Montana vacations are a dream for anyone who loves fly fishing, or horseback riding, or hiking, or wildlife viewing, or...we could go on, but we'll stop there.
Let's just say that Montana tourism is all about outdoor recreation and outdoor adventures, and it definitely delivers. But for our first vacation in Montana, we had one thing in mind - fly fishing.
Okay, actually two things, fly fishing and feasting our eyes on some seriously big views. Coming from Washington DC, we are lacking in the kind of hugely expansive views that we figured a state nicknamed "Big Sky Country" would deliver.
Montana is a fly fishing mecca. It's the home of a whole host of famous trout rivers - the Madison, the Yellowstone, the Gallatin, the Beaverhead, the Missouri - and many more that are not so famous.
This state has one of the largest wild trout populations in the country. While other states rely on hatcheries to populate their rivers and streams, Montana's trout are healthy and spunky enough to reproduce on their own.
To protect this unique resource, catch-and-release fly fishing with barbless hooks is practically a religion here.
As if Montana didn't already have enough, Yellowstone National Park is a major Montana tourism attraction. Even though the vast majority of the park is in Wyoming, both the North and West entrances to the park are in Montana, and many of the most popular fly fishing spots are right near the Park's northern border with Montana.
Yellowstone is well-know for excellent fly fishing. The Madison River and the Yellowstone River flow right into the Park, and the Firehole River is completely contained in the Park. And then there are the creeks - Slough Creek, Pebble Creek, Soda Butte Creek, all popular spots for fly fishermen.
As we started reading about Montana vacations and the many options for fly fishing, we quickly became overwhelmed and frustrated. We wanted to do it all.
There is so much to do, so much to see, and so much water to fish. The options are endless: the Madison, the Yellowstone, the Gallatin, the spring creeks, wade fishing, float fishing, lake fishing, horseback fishing trips...we realized we would have to focus.
With so many excellent rivers to fish, it's not enough to know you want to fly fish in Montana. It's important to narrow down a location.
We were only planning on staying for a week, Saturday to Saturday, and we wanted to fly fish and visit Yellowstone National Park. The idea of driving from place to place and staying in a different hotel each night didn't appeal to us (we wanted to relax some on this trip), so we looked for a home base that would be convenient to excellent fishing and Yellowstone.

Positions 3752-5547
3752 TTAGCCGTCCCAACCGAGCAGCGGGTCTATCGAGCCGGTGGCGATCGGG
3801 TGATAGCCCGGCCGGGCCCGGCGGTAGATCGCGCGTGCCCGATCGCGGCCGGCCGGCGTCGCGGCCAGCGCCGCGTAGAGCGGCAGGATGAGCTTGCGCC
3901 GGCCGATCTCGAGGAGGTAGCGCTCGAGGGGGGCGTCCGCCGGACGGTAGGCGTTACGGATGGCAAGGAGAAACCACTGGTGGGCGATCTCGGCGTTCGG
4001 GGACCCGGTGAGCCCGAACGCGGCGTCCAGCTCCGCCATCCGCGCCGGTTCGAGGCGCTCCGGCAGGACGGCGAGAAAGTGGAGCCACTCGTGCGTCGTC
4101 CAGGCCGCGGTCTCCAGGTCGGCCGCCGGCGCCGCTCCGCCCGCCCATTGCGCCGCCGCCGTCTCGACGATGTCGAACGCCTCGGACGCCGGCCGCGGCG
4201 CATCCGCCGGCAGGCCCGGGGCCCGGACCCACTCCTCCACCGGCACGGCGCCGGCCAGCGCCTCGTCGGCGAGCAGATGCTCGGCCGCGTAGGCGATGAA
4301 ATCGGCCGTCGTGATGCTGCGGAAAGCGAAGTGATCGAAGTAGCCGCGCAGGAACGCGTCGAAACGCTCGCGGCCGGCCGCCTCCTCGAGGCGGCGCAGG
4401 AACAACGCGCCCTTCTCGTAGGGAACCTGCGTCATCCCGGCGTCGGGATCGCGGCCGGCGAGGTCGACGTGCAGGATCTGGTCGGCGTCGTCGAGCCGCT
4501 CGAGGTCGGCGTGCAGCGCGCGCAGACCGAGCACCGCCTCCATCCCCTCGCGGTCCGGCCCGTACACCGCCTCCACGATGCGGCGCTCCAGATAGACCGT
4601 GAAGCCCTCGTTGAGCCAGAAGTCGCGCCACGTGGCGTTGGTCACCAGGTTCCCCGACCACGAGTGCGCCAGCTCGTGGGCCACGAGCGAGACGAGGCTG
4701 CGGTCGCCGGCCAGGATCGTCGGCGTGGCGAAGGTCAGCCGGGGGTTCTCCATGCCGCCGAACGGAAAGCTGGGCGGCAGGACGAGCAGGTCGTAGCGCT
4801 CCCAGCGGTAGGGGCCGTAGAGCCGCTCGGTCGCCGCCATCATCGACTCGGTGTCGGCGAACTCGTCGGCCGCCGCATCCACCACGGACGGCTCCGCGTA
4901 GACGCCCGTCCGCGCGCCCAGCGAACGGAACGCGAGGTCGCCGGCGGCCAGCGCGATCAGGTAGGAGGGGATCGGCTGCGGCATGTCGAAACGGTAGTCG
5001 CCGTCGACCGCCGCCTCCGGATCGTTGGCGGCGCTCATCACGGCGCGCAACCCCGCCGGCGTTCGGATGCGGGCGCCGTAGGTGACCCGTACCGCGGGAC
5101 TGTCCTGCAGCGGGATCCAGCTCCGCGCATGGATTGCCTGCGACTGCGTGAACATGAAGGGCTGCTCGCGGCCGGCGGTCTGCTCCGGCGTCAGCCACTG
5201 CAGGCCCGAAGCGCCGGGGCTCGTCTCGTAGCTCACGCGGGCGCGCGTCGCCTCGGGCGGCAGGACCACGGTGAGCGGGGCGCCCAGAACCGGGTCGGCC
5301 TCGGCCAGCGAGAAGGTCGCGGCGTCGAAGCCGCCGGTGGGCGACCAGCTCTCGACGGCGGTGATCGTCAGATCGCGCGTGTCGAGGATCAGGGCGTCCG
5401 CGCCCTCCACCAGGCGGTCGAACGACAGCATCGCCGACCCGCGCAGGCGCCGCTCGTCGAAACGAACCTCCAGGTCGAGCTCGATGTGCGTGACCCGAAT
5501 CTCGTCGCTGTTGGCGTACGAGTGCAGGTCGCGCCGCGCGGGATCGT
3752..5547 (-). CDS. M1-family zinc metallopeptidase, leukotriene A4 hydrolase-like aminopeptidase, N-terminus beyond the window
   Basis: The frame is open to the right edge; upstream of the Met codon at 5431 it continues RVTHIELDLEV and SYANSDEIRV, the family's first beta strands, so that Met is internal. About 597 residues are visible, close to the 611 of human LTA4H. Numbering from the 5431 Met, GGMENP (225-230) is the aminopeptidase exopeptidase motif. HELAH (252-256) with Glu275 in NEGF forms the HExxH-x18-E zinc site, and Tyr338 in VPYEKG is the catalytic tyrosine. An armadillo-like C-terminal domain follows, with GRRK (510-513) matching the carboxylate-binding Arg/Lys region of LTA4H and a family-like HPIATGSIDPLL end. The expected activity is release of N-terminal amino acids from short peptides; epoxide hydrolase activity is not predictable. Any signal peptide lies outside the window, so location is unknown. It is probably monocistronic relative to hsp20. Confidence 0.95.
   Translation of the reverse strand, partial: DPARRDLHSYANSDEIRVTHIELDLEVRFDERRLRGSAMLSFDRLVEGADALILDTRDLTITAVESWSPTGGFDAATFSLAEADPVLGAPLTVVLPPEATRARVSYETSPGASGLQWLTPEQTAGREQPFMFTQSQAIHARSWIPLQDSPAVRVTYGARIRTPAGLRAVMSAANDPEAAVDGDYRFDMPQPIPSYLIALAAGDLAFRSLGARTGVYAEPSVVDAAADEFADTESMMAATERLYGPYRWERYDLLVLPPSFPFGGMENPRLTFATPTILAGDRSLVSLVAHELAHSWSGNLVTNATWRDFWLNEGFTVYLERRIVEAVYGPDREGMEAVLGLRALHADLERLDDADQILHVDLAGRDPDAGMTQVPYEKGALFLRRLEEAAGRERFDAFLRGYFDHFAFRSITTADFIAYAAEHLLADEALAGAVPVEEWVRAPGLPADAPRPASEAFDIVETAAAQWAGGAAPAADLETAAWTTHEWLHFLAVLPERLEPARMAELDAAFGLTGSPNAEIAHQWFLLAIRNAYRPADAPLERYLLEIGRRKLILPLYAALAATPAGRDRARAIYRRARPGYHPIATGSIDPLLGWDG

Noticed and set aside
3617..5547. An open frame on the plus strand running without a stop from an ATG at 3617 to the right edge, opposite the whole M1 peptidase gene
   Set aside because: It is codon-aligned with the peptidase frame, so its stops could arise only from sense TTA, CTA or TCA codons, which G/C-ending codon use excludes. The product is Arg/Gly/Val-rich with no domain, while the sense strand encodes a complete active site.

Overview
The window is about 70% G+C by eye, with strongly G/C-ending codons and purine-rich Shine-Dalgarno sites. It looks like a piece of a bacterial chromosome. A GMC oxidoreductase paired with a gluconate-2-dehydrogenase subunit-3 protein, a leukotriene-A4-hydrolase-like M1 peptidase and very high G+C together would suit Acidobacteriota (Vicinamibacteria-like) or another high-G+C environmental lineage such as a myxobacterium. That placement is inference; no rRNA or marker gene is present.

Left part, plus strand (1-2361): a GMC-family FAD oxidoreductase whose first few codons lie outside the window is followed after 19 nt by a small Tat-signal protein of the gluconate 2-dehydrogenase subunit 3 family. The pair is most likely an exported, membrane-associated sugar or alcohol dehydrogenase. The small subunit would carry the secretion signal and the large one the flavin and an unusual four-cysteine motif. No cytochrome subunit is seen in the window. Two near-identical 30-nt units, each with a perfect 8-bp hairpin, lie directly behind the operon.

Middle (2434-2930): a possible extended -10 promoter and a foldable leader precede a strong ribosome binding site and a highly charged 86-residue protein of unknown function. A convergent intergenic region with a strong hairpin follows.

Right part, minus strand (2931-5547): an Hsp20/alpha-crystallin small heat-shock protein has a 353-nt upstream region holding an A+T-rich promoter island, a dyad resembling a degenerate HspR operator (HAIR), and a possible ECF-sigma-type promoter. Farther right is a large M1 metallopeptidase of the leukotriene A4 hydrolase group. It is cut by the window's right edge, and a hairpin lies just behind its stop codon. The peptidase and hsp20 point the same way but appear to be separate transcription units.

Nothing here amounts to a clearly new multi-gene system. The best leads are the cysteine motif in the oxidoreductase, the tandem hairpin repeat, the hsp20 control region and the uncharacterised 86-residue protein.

We researched a lot of options, but Livingston and the Paradise Valley won out. This seemed like an area that would give us plenty of fly fishing opportunities combined with some culture, fine dining, and those beautiful, wide-open views we were craving. (And we were not disappointed.)
We read a lot about Montana ranch vacations in and around the Paradise Valley and dreamed of a luxurious, all-inclusive vacation where everything is taken care for us. We considered staying in one of the many B&Bs around Livingston, and we researched hotels, motels, and rental homes in the area.
In the end we opted for a couple of nights at the Murray Hotel in downtown Livingston and then spent the rest of our Montana vacation in a cabin near the Paradise Valley.
Considering we had never fished in Montana, a couple of days of guided fishing seemed like a good investment. We figured we would fish with a guide for a couple of days and then fish on our own in the Park and around Livingston the rest of the time.
We found a fly fishing guide company in Livingston and booked a day of fishing on Armstrong's Spring Creek and a day of drift boat fishing on the Yellowstone River.
We flew from Washington DC to Bozeman's Gallatin Field Airport.
Read our page on Montana Airports for more information on Bozeman and the other airport that is often cheaper to fly into.
Biggest thrill at the Bozeman airport: There were real live cowboys there, just going about there business, picking people up or dropping people off. We don't get to see many cowboys in Washington DC. On a rare occasion we might see somebody wearing a cowboy hat, or a pair of wranglers, or cowboy boots, but never all three at the same time.
The Bozeman airport was full of cowboys, fly fishermen (and women), and hunters. We saw lots of people carrying fly rod tubes and bags and about as many with gun cases.
Unless you are staying at a ranch or other resort where they take care of your transportation, it's very important to have a car or SUV. Montana is a state of great driving distances - a 40-minute drive is considered short by local standards.
We reserved a Standard SUV on Hotwire a few weeks before our trip and ended up with a Nissan Pathfinder (plenty of room for two people) at about half the price it would have cost us to rent directly through a car rental agency.
The majority of roads we drove on were paved and in good condition, but the road back to the cabin we rented was gravel and wash-boarded in places and the roads we took to access the Boulder River were gravel and mud and wash-boarded. The SUV was a good choice for us, but had we been fishing with a guide the whole time, we would have been okay renting a car.
With Hotwire, you reserve the class of vehicle you want and agree to the price and pick-up location and they let you know what rental agency you are using after you have paid. The only downside I can see to renting a car with Hotwire is that you lose some flexibility. You can't change or cancel your reservation once you've made it, but their policy says they do make allowances for delayed or canceled flights.
Here is a list of the gear we packed for fishing:
We bought our flies in Montana.